Thursday, December 4, 2008
As a baptized Anglican in Sagada's St. Mary the Virgin Church, I have always followed the interesting milestones in this denomination's history. It was in the 1990s that the Anglican church allowed women priests. In 2003, the Anglican church in the United States consecrated the first openly gay bishop. I remember that in exchanges within an Igorot mailing list, one Anglican noted that those who consecrated the first openly gay bishop did not believe in the authority of the Bible. This led to some heated exchanges for those who said they believe in the Bible but supported the consecration of the gay bishop.
I am not a practicing Anglican anymore, (if there is one such person) and I would classify myself as an evangelical Christian. And yes, I also find it hard to understand how the Anglican leadership in the US can consecrate a gay bishop and say they believe in the Bible as well. The Bible is very clear on how to select bishops. In 1 Timothy 3: 2-7, "The bishop therefore must be without reproach, the husband of one wife, temperate, sober-minded, orderly, given to hospitality, apt to teach; no brawler, no striker; but gentle, not contentious, no lover of money; one that ruleth well his own house, having his children in subjection with all gravity; (but if a man knoweth not how to rule his own house, how shall he take care of the church of God?) not a novice, lest being puffed up he fall into the condemnation of the devil. Moreover he must have good testimony from them that are without; lest he fall into reproach and the snare of the devil."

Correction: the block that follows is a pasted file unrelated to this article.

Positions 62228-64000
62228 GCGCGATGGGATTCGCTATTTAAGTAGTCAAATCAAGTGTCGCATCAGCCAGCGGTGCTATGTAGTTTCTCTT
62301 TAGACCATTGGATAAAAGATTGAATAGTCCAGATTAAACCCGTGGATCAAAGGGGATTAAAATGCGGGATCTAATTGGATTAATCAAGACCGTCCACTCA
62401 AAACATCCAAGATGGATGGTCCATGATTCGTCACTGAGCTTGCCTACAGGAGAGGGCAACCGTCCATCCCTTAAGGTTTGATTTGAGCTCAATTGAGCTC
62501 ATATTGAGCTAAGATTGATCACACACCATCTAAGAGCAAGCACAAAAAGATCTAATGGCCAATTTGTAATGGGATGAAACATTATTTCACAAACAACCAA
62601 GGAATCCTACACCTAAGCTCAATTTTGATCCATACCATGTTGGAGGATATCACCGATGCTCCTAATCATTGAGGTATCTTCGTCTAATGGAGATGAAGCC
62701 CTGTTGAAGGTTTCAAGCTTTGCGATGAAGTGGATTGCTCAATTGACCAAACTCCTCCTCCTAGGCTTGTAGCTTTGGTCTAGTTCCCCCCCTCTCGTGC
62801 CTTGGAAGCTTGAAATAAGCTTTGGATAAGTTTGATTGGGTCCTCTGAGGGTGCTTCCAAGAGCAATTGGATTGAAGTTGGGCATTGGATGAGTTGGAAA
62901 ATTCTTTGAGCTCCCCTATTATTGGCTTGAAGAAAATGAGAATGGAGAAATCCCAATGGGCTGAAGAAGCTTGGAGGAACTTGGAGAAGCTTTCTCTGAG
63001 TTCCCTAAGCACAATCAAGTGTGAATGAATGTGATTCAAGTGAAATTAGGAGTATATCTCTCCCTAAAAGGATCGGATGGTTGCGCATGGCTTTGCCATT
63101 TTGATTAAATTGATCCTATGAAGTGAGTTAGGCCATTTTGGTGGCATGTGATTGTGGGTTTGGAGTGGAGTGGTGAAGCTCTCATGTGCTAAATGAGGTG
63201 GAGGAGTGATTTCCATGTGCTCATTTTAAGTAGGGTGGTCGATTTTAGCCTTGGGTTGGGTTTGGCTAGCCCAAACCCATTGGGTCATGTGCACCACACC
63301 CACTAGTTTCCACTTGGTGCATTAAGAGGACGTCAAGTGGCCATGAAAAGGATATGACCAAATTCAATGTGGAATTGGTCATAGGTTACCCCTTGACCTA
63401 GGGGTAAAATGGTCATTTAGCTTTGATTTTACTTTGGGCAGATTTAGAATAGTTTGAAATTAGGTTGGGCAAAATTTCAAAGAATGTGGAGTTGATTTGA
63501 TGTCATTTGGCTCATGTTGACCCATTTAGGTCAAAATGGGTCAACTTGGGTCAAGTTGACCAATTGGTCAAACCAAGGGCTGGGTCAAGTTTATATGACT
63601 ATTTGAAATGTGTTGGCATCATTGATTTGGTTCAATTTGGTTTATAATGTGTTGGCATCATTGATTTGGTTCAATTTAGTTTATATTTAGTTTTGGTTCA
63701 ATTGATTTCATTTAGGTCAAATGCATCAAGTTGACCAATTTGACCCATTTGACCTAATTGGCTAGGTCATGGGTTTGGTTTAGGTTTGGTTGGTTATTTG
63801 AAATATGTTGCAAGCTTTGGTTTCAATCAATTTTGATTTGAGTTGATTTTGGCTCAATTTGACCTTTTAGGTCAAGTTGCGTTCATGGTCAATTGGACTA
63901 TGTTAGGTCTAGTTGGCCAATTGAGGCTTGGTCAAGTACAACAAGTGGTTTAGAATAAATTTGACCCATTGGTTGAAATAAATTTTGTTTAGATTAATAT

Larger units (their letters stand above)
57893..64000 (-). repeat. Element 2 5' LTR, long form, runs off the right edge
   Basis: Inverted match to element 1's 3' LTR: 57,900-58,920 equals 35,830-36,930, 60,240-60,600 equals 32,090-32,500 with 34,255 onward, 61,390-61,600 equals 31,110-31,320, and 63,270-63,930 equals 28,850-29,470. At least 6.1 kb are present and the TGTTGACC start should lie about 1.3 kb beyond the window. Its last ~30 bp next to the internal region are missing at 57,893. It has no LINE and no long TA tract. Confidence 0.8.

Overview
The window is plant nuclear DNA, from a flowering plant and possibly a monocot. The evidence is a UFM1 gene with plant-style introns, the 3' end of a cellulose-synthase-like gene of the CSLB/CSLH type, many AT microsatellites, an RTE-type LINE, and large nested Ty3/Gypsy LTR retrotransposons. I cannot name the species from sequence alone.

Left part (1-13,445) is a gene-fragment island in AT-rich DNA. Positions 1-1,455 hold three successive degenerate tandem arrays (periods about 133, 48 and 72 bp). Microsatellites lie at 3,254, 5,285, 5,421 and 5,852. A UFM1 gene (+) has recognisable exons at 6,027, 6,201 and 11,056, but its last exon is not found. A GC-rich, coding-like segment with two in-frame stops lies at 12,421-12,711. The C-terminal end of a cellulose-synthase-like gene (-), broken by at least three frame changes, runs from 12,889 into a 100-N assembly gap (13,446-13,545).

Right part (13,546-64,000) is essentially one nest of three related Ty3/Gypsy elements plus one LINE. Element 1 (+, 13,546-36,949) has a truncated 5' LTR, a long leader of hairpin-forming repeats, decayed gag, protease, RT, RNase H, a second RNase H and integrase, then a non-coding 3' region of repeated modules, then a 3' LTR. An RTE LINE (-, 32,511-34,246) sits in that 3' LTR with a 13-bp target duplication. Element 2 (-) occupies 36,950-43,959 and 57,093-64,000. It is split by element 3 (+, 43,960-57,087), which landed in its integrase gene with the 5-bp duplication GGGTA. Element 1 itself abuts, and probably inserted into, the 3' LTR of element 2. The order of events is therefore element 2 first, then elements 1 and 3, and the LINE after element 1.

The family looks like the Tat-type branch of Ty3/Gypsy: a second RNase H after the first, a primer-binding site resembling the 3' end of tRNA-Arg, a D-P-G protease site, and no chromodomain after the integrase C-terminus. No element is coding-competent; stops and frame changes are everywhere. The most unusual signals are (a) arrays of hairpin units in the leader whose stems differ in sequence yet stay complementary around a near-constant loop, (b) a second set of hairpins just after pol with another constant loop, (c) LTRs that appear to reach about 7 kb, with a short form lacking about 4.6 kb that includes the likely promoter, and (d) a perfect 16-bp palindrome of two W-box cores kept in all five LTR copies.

Let me state that I am not a homophobic gay basher. I have close gay friends - two of my children's godparents are openly gay. And as a Christian, I am taught by the Bible to love all people as Jesus does - and Jesus died for the homosexual sinner as He did for me, a sinner too. But a bishop is a person with the responsibility of leading congregations - and if he falls short of the standard the Bible has, then he should never be put in that position.
Five years after the consecration of the gay bishop, traditionalists are moving to create a separate and competing North American Anglican church. In headline news the past two days, four breakaway Episcopal dioceses along with dozens of individual parishes in the U.S. and Canada with around 100,000 members announced the formation of a rival North American Anglican province. The group's constitution is looking to reflect the qualities of the new Anglican province which according to one its leaders should be "biblically grounded, Christ-centered, mission driven, outwardly focused, committed to evangelism and discipleship, and proudly Anglican."
The new conservative province already has the support of seven leaders of Anglican national churches including the archbishops of Nigeria, Rwanda, Kenya and the Southern Cone, based in Argentina. Will the Episcopal Church of the Philippines, which the Sagada Anglican community belong to, take a stand in this divide? I highly doubt it, but I'd be very pleased if they do since I'm 99% sure which side they will be on.